This weekend I attended the California Social Studies Leadership Conference, put on by McDougal Littell. It was kind of a cross between staff development and sales pitch, but an overall great conference.
Here's how it went: Friday afternoon I drove up to Marina del Rey (part of the LA megalopolis, right on the coast, for you non-CA folks) and checked into the hotel, then headed down to the first session, School Funding issues. Bottom line: not great, but not currently getting worse. Then it was adult beverage/networking time, and off to dinner. The keynote speaker was Tim Kanold, who gave a great talk on "leaving the harbor" leadership (don't sit back and enjoy your successes too long... go out and find new challenges. Ask, "Why not?") After dinner was more networking/adult beverages, and off to bed.
Next day started with breakfast and a great presentation on Standards and Assessment (read that as "high-stakes testing issues"). We then had some breakout sessions focusing on our concerns in areas of standards and assessment, readability and accessability of texts, and technology, followed by a ELL session. Lunch was a highligh: Holocaust survivor Gerda Weissman Klein spoke about her experiences and the possibilities available in this country.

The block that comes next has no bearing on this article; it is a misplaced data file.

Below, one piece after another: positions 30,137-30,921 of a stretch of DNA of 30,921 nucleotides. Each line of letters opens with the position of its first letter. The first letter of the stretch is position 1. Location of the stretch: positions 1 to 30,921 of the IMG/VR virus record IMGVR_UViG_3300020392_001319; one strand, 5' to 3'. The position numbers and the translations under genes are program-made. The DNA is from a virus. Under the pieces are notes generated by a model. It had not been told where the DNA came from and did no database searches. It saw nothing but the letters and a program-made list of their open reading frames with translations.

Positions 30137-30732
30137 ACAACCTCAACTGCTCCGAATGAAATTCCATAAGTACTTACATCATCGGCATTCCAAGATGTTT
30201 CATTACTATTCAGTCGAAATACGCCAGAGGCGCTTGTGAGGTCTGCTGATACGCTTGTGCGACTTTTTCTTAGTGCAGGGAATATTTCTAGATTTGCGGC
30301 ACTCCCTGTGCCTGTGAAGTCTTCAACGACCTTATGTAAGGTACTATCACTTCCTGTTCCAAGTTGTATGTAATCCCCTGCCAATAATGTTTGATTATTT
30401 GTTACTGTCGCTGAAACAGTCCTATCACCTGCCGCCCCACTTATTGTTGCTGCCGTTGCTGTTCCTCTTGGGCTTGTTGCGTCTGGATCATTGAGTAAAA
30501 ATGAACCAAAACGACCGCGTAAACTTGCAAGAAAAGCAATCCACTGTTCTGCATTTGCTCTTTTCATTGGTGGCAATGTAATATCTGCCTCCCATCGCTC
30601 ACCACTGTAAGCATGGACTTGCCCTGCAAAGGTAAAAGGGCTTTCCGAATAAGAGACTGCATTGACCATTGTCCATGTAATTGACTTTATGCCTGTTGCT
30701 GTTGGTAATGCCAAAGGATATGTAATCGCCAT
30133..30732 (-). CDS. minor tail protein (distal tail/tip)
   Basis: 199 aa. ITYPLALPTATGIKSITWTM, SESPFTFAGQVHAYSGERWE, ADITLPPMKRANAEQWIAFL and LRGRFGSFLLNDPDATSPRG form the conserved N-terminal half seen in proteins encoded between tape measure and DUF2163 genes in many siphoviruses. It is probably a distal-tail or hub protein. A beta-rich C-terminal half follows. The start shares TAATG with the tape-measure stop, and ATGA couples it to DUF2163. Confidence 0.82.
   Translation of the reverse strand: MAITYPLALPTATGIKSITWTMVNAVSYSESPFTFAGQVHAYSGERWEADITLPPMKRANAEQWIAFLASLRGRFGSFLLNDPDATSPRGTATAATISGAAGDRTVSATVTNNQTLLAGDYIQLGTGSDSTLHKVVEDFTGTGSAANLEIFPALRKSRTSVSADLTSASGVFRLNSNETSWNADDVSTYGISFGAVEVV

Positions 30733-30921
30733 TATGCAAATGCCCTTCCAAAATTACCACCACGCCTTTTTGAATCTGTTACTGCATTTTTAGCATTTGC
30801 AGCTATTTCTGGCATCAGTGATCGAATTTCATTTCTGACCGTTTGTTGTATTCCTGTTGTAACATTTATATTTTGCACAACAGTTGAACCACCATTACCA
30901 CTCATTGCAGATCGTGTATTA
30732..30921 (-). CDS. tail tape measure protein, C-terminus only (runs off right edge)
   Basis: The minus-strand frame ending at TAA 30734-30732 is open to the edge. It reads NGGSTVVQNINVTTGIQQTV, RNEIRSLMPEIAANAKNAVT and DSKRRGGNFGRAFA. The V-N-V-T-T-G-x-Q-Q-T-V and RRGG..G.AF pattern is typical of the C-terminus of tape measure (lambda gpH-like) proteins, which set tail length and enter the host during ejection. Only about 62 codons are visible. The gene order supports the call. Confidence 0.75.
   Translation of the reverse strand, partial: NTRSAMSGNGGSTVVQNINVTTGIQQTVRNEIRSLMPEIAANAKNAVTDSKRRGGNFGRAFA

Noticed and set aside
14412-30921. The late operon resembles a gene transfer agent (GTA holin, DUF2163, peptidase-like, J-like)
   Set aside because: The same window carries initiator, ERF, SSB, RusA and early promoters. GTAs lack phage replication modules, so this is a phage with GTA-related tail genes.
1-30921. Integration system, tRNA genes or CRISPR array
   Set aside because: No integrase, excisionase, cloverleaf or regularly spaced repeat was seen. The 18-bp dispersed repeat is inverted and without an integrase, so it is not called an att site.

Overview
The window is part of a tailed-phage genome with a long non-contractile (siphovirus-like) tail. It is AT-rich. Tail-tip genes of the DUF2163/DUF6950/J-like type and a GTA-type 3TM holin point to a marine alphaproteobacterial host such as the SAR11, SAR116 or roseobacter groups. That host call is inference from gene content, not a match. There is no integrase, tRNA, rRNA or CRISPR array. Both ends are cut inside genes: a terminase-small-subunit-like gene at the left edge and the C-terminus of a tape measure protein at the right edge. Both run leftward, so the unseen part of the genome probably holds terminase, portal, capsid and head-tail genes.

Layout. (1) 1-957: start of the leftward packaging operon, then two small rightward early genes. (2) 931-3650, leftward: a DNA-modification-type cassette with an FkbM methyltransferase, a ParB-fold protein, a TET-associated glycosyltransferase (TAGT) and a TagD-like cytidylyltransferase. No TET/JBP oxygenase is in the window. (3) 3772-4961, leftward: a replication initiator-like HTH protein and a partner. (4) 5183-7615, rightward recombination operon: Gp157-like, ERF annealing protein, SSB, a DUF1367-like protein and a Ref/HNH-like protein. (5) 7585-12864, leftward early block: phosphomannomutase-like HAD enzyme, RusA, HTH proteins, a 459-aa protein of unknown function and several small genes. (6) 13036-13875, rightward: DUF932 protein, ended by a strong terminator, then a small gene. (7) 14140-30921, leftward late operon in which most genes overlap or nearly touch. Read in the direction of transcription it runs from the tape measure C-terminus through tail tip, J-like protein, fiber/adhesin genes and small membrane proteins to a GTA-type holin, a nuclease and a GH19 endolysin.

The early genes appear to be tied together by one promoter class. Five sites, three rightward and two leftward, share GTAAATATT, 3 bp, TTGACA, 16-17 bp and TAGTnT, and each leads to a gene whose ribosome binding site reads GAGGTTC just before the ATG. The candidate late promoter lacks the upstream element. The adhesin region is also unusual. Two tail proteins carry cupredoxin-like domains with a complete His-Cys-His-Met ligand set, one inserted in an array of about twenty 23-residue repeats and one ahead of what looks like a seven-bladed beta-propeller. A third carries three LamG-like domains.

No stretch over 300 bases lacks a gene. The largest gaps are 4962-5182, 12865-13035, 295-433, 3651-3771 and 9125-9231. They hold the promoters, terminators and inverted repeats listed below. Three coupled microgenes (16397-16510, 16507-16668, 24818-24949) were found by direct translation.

The last two sessions were "curriculum solutions" (this was the sales pitch) and a very cool presentation by Bill McBride on brain-based and gender-based learning.
I had a great time at the conference. It was great to meet teachers and administrators (site and district level) from around the state. I usually only get to interact with teachers from my own county, so this was cool.
And McDougal Littell paid for it all. Conference registration, the hotel, parking, meals and adult beverages.
Certainly this is an important marketing event for them, building goodwill among schools for their own products, and also a market research opportunity (that "concerns" breakout I mentioned earlier). But I was very impressed with the overall quality of the conference. The speakers were excellent and avoided excessive reference to McDougal materials. The sales pitch was more of a showcase of the program they are offering (which looks good) than a "So, how many can we put you down for?" kind of thing.
Kudos to McDougal, and thanks for the opportunity.
And the food.